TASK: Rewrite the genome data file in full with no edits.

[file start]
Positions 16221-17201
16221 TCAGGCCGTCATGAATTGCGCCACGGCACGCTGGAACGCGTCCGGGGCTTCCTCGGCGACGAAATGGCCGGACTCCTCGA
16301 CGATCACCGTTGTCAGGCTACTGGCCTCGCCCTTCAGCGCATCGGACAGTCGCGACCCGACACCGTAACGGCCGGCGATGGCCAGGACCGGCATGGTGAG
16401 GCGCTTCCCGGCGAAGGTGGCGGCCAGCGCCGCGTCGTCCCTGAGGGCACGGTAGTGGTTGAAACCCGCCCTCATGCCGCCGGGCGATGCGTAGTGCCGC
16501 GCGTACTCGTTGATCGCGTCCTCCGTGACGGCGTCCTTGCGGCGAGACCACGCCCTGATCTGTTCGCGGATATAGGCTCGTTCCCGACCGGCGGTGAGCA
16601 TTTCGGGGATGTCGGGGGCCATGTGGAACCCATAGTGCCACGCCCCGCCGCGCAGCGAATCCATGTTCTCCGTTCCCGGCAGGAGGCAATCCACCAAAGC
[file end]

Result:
Positions 16221-17201
16221 TCAGGCCGTCATGAATTGCGCCACGGCACGCTGGAACGCGTCCGGGGCTTCCTCGGCGACGAAATGGCCGGACTCCTCGA
16301 CGATCACCGTTGTCAGGCTACTGGCCTCGCCCTTCAGCGCATCGGACAGTCGCGACCCGACACCGTAACGGCCGGCGATGGCCAGGACCGGCATGGTGAG
16401 GCGCTTCCCGGCGAAGGTGGCGGCCAGCGCCGCGTCGTCCCTGAGGGCACGGTAGTGGTTGAAACCCGCCCTCATGCCGCCGGGCGATGCGTAGTGCCGC
16501 GCGTACTCGTTGATCGCGTCCTCCGTGACGGCGTCCTTGCGGCGAGACCACGCCCTGATCTGTTCGCGGATATAGGCTCGTTCCCGACCGGCGGTGAGCA
16601 TTTCGGGGATGTCGGGGGCCATGTGGAACCCATAGTGCCACGCCCCGCCGCGCAGCGAATCCATGTTCTCCGTTCCCGGCAGGAGGCAATCCACCAAAGC